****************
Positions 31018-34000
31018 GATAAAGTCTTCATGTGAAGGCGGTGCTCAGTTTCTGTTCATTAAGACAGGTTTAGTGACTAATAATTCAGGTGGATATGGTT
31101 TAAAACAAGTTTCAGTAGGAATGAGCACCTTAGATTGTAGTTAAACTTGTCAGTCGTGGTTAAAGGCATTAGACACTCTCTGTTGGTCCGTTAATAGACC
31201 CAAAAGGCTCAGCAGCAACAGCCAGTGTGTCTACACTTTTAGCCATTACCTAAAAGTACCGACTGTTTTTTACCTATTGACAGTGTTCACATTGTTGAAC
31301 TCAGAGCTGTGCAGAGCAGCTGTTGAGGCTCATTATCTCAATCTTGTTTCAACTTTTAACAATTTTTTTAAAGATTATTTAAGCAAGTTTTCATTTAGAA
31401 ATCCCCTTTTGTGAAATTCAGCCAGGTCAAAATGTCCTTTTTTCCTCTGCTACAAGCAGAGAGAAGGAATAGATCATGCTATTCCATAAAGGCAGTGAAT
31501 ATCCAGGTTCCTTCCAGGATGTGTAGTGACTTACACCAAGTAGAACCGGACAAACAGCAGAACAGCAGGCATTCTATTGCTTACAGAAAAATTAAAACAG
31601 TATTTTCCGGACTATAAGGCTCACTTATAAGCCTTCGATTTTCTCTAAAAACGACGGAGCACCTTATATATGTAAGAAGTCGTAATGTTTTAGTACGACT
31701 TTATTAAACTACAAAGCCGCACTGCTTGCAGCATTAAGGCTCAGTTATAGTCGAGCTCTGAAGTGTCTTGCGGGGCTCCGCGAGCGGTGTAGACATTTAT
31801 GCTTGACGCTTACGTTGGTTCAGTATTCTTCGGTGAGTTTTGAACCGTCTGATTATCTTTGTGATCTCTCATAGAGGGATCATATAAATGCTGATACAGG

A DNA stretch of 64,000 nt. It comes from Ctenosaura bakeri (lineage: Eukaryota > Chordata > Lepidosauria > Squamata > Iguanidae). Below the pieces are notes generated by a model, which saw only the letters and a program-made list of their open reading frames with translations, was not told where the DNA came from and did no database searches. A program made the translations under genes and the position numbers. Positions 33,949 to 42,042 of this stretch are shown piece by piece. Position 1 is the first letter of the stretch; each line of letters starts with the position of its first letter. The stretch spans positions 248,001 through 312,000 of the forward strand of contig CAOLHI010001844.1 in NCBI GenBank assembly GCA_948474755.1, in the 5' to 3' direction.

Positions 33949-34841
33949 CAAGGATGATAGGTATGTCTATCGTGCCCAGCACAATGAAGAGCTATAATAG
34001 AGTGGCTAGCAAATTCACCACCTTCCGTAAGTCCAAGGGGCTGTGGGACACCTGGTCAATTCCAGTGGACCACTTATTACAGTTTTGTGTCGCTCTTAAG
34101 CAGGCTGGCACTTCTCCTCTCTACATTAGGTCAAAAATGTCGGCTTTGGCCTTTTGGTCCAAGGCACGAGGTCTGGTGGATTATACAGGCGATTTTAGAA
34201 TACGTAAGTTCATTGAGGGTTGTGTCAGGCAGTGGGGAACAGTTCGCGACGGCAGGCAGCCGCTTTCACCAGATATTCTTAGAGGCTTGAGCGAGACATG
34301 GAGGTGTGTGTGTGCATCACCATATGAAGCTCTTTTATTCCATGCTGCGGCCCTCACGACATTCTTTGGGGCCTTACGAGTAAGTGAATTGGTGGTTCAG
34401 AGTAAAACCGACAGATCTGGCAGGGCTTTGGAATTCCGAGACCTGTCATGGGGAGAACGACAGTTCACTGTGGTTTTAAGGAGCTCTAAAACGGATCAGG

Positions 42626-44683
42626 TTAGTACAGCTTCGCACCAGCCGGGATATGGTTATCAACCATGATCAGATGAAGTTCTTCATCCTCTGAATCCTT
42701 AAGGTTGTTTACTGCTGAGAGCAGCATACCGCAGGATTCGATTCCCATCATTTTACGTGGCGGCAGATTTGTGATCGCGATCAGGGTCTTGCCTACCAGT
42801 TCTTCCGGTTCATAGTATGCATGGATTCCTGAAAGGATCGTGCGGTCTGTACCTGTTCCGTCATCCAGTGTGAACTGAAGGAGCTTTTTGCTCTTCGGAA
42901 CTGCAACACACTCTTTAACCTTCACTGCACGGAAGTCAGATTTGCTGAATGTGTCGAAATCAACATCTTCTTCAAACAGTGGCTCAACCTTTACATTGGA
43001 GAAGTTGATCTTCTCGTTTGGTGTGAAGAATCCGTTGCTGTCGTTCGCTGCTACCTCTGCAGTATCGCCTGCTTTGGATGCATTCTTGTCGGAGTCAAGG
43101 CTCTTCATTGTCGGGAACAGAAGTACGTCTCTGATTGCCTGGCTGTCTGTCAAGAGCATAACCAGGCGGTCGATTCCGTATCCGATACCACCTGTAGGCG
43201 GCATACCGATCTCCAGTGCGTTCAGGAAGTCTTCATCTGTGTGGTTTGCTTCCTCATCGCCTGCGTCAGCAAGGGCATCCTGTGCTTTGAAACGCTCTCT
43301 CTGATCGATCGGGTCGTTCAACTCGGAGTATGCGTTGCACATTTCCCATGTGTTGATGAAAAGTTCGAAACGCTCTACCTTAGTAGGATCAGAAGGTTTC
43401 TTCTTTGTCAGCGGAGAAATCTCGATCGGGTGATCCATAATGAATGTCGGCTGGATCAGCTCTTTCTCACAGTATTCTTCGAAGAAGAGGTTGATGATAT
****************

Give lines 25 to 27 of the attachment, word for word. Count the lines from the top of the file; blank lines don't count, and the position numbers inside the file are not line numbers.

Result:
43101 CTCTTCATTGTCGGGAACAGAAGTACGTCTCTGATTGCCTGGCTGTCTGTCAAGAGCATAACCAGGCGGTCGATTCCGTATCCGATACCACCTGTAGGCG
43201 GCATACCGATCTCCAGTGCGTTCAGGAAGTCTTCATCTGTGTGGTTTGCTTCCTCATCGCCTGCGTCAGCAAGGGCATCCTGTGCTTTGAAACGCTCTCT
43301 CTGATCGATCGGGTCGTTCAACTCGGAGTATGCGTTGCACATTTCCCATGTGTTGATGAAAAGTTCGAAACGCTCTACCTTAGTAGGATCAGAAGGTTTC